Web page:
The attorneys general of 17 states and the District of Columbia on Tuesday urged the U.S. National Highway Traffic Safety Administration (NHTSA) to adopt long-delayed side-impact standards for child car seats.
Congress first asked the agency to set the standards two decades ago. The states, led by New York and Connecticut, in a letter also urged the U.S. auto safety regulator to mandate that all car seat labels include guidance that every child should remain in car seats until exceeding maximum height or weight standards set by NHTSA.
“As a result of NHTSA’s inaction, there currently is no government standard for side-impact testing in the United States for any child restraint system,” the state attorneys general wrote.
NHTSA confirmed it plans to issue its final rules for side-impact performance requirements for child car seats by January 2022 “including a new side-impact test that uses the new side-impact crash test dummy that was finalized in 2020.”
The agency added it is “is also working to finalize two other important rules by early 2022 that would reduce early transitions to forward-facing car seats and boosters and would improve correct installation of car seats”
The agency “has a responsibility to adopt clear safety standards for child car seats, and, today, we are making clear that failure to act is unacceptable,” said New York Attorney General Letitia James.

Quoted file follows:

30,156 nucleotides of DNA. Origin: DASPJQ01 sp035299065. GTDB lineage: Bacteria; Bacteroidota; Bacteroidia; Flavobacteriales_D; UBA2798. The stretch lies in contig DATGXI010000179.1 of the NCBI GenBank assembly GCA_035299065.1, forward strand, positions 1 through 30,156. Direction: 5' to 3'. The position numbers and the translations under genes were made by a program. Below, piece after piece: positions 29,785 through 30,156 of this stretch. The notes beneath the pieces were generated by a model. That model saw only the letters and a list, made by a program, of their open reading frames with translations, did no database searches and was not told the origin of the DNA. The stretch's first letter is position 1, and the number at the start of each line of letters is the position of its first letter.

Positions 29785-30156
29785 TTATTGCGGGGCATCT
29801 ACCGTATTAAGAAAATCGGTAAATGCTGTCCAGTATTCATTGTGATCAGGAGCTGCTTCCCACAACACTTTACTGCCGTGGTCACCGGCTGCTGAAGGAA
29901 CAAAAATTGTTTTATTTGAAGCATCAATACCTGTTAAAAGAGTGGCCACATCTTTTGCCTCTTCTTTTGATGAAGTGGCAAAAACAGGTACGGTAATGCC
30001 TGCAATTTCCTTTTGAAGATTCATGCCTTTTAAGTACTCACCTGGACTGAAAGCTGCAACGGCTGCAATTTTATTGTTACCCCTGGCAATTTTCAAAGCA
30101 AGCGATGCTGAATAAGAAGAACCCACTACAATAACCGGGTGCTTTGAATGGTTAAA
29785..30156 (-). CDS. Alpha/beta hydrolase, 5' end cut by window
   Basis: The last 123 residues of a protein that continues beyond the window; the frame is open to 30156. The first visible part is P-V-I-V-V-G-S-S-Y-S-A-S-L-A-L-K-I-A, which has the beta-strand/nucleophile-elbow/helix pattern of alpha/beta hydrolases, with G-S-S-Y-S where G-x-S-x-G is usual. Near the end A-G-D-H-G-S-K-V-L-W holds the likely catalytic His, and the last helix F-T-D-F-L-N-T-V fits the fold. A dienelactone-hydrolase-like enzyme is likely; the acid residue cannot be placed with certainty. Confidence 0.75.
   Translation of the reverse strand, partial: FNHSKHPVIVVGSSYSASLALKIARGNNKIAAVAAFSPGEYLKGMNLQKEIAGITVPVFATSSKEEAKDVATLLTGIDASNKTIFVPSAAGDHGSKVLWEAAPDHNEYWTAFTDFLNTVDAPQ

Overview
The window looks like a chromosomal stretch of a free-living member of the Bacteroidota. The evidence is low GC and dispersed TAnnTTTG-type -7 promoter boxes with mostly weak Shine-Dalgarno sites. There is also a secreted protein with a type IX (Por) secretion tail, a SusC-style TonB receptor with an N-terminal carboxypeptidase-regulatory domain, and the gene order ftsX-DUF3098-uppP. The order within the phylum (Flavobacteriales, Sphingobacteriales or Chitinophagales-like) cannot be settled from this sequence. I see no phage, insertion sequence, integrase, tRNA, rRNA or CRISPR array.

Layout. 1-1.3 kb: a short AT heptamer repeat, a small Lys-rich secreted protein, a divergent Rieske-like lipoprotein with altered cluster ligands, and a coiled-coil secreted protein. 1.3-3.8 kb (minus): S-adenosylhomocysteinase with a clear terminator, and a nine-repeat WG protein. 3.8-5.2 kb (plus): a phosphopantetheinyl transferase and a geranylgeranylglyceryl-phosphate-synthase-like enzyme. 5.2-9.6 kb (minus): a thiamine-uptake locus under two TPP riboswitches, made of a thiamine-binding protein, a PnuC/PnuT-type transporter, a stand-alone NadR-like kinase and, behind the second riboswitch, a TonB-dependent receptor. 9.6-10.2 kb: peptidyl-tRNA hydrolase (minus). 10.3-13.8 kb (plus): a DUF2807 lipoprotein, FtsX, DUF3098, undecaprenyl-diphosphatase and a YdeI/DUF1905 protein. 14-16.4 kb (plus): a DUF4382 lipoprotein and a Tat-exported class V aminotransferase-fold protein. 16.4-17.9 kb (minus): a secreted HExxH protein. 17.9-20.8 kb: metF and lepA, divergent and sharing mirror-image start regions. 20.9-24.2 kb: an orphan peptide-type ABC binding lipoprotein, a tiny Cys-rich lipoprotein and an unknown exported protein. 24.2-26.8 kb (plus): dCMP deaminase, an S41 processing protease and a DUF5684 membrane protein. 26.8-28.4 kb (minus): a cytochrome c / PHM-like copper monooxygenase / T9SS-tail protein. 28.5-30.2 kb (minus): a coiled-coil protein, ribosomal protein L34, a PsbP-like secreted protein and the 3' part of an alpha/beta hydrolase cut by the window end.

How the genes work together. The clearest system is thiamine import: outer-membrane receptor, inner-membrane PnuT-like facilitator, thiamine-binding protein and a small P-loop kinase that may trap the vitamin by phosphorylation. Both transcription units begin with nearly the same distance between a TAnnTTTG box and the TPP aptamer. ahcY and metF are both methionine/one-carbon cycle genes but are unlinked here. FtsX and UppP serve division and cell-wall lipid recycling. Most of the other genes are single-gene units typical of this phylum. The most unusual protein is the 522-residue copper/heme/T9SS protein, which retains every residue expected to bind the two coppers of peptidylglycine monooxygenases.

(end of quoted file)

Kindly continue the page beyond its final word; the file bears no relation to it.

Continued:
In 2000, Congress directed NHTSA to start writing rules to improve “the safety of child restraints, including minimizing head injuries from side-impact collisions.”
In 2012, Congress gave NHTSA two years to adopt a final rule “to improve the protection of children seated in child restraint systems during side impact crashes.”
The agency last September proposed revising recommendations to increase the number of children age 1 or younger who are transported in rear-facing car seats.
NHTSA proposed recommending that all children 26.5 pounds (12 kg) or less be transported in rear-facing car seats rather than the existing recommendation for children 20 pounds (9 kg) or less.
(Reporting by David Shepardson; Editing by Will Dunham, Chizu Nomiyama and Richard Pullin)